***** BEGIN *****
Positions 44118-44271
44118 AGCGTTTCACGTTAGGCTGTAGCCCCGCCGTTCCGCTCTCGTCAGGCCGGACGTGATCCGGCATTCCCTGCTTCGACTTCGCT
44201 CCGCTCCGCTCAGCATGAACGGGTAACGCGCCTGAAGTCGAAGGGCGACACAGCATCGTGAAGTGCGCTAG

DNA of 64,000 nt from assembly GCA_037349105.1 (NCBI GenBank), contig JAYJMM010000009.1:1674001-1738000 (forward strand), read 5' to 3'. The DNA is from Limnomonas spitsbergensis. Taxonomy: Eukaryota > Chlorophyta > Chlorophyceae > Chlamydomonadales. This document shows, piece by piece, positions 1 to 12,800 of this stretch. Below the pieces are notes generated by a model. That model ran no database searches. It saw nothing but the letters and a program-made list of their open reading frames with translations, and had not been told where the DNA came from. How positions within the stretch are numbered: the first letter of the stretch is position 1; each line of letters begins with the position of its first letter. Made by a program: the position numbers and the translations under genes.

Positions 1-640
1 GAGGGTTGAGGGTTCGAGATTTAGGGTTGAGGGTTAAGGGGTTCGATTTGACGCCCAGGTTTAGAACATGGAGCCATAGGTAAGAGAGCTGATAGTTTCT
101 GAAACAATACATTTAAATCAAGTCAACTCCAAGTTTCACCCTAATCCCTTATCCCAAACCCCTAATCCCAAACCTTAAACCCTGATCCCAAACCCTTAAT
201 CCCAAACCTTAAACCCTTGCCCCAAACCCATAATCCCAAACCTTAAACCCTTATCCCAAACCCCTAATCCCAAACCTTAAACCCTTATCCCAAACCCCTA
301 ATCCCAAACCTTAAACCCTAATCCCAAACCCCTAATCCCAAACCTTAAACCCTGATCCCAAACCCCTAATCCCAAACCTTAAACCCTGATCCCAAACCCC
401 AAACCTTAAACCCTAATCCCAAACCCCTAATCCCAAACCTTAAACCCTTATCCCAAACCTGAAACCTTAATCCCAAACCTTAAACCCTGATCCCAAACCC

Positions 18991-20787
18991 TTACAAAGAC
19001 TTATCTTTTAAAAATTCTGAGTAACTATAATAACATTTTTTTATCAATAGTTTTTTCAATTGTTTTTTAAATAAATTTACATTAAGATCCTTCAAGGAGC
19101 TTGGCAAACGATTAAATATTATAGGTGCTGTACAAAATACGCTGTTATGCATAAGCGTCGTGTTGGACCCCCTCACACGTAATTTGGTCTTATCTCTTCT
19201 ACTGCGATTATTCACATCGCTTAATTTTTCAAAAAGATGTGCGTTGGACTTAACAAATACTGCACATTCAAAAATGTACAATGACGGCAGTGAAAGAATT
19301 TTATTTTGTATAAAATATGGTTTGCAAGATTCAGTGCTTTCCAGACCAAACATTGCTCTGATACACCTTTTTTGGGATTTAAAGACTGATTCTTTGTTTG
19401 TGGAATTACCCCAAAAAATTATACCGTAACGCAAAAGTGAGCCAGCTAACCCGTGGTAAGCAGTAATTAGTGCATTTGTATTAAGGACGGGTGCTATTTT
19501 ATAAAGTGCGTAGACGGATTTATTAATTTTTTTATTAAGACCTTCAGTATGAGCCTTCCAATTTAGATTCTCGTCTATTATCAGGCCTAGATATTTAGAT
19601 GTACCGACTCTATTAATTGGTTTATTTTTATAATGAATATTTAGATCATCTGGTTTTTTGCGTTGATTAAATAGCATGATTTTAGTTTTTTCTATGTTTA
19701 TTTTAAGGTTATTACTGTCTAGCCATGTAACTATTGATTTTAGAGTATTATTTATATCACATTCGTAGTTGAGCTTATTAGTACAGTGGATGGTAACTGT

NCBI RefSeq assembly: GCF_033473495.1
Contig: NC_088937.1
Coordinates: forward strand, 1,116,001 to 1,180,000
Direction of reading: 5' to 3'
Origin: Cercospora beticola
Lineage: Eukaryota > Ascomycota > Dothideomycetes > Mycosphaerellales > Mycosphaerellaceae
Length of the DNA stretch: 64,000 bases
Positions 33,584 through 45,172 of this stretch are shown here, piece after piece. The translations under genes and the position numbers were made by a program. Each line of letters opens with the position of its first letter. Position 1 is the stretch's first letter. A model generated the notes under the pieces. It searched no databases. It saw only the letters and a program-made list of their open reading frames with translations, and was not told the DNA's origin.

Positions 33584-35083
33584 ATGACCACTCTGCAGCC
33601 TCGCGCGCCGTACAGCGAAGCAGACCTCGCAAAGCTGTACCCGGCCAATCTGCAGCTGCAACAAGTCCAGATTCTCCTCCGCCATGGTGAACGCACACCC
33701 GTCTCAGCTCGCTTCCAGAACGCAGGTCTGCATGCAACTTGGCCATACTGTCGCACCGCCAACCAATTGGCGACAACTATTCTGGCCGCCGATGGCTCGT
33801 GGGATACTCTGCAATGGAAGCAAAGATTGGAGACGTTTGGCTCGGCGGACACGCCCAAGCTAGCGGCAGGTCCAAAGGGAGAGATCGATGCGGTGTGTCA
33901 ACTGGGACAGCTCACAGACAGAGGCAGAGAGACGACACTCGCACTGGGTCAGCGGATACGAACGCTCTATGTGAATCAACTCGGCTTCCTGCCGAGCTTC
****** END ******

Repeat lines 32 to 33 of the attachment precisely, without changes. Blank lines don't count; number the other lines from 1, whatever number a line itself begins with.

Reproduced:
33701 GTCTCAGCTCGCTTCCAGAACGCAGGTCTGCATGCAACTTGGCCATACTGTCGCACCGCCAACCAATTGGCGACAACTATTCTGGCCGCCGATGGCTCGT
33801 GGGATACTCTGCAATGGAAGCAAAGATTGGAGACGTTTGGCTCGGCGGACACGCCCAAGCTAGCGGCAGGTCCAAAGGGAGAGATCGATGCGGTGTGTCA